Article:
All through Sunday night into Monday we had heavy rain and a steady easterly wind on our stretch of coast. This weather pattern is not common during the third week of May and as a result, all down the East coast birders are fired up hoping that it may deliver some scarce and rare birds that have drifted off their normal migration routes, but one in particular epitomises this week above all others - the Bluethroat.
Bluethroats in spring have a quite narrow window of migration to the sub arctic Scandinavian taiga, and if we are to see one, we need this type of weather to occur between around 10th to the 20th May. Outside of this period in spring a Bluethroat is very unlikely to be seen.
On Monday the rain was steady until around 3pm, then the wind dropped and the sun emerged from behind the clouds. What would it reveal? In the 80's and early 90's we would sometimes see big Bluethroat arrivals but this has not happened for many years now.
No sooner had I finished working at home around 4.15pm than a Facebook message arrived from my neighbour along the road, Mandy. The conversation went a bit like this.
M - 'OMG'
And nothing else? I was just about to reply with 'Eh?' when a second message arrived. It was a close up of a bright male Bluethroat but there was no location.
Now, Mandy works as a tern warden up at the Long Nanny ( of American Black Tern fame in my previous post) so I assumed this is where the bird had been found. The Nanny has a bit of a good history for Bluethroats in past years. So I advised -
'Ho ho, get the news out on Whats App' 'Nanny?'
M - 'but its in my garden!'
This was a total game changer. Mandy lives about one field away from me. I picked my jaw up, and went into panic mode, a Bluethroat on our patch!! Grabbing my bins and camera I jumped into the car (speed if of the essence ) and drove the 400 mtrs along the road to the farm. I was there in about 3 minutes flat from getting the message.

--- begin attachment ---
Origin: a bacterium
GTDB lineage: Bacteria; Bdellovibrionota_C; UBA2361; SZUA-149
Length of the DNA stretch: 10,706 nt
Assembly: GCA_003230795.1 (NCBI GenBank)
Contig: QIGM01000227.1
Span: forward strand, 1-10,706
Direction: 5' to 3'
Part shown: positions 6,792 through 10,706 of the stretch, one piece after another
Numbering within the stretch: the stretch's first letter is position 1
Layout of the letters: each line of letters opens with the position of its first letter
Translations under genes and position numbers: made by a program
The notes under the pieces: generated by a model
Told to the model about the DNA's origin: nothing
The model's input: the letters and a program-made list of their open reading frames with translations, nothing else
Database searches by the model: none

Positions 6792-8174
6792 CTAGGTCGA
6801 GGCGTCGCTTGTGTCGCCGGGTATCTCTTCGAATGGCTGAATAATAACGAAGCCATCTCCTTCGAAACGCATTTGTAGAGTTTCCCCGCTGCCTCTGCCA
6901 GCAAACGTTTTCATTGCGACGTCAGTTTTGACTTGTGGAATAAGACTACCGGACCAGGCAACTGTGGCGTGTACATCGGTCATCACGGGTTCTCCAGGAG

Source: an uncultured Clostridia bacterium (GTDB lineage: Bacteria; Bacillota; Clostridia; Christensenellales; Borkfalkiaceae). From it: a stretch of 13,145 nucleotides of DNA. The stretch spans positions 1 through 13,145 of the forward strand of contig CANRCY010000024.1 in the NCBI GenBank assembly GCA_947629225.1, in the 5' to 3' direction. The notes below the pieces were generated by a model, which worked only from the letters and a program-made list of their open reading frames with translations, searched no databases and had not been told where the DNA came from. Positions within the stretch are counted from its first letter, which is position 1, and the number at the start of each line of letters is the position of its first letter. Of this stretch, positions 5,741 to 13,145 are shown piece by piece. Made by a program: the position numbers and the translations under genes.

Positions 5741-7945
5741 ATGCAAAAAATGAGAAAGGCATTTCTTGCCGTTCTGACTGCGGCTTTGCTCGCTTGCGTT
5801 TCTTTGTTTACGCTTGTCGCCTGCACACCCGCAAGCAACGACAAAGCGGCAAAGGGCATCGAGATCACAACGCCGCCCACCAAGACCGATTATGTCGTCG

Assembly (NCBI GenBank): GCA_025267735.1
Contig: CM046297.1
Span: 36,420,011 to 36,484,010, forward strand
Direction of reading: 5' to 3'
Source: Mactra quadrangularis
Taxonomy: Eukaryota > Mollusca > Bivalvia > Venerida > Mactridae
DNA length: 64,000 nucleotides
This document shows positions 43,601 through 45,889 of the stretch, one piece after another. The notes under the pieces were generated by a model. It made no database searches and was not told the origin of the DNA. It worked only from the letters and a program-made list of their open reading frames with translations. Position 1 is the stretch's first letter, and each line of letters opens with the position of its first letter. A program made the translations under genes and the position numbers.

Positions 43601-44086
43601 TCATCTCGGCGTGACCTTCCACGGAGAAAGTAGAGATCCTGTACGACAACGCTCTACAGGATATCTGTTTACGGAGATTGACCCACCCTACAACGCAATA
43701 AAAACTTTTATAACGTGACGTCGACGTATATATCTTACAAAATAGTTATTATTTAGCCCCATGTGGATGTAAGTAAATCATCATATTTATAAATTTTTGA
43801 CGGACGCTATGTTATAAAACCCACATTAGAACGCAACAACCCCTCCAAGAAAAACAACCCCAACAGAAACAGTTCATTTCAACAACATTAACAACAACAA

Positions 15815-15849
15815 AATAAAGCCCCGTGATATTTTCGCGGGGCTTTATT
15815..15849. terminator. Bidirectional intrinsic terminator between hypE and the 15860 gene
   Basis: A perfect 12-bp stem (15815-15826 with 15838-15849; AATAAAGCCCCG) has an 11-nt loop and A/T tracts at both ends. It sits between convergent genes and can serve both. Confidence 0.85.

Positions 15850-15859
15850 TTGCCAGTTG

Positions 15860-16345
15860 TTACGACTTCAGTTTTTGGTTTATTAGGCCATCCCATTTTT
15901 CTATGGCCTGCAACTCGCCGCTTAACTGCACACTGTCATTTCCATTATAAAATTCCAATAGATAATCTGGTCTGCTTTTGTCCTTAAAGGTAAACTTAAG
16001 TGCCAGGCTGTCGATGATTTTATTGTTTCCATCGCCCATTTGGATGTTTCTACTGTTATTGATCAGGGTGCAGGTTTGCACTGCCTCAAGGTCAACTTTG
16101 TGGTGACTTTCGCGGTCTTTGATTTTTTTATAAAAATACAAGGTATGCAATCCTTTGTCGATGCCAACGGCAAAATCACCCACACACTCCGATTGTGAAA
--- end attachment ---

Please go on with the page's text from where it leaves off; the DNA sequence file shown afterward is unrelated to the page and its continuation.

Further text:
The bird had unfortunately flown from Mandy's garden along towards the farm yard and disappeared.
|The sight every East coast birder wants to see in mid May...|
I quietly quartered the damp puddle edges with my bins and soon there he was, quite distantly in the centre of the paddock before flying off towards some silage bales and farm trailers.
Around the other side from the bridle path a better view could be had but there was no bird? Just then a smashing male Greenland Wheatear hopped up onto the wall not far from me. I took a couple of snaps, then all of a sudden in came the Bluethroat, full of bull, not wanting this Wheatear in 'his' farm yard at all. The Bluethroat landed on the public path sign finger board and belted out a lovely melodic loud song before coming towards me down the wire fence.
|My blue car next to a blue van behind the Bluethroat. Incoming...|
I rattled off some shots that were almost all blurred due to wrong settings on the camera and the Bluethroat chased off after the Wheatear, to the south behind a muck heap. I left the bird in peace until I popped back home and took the dog out. Returning later on, the bird had settled into a convenient routine back in the paddock area feeding in nice evening sunshine coming quite close to us. At one stage it had a bath in a puddle and sat preening on a clod of earth for a while where we could get better shots than before.
A small group of about five of us enjoyed the bird until the light faded when it seemed to look at an old trailer to roost under.
|Red spotted Bluethroat. 2nd calendar year Male. Male.|
The only sour note to the whole thing came the following morning when the farmer had decided now was a good time to move tons of farm machinery to exactly the spot the Bluethroat was using. It was not seen again.
What a great bird for the patch list and many thanks to Mandy for her prompt action in getting the news out. It was much appreciated.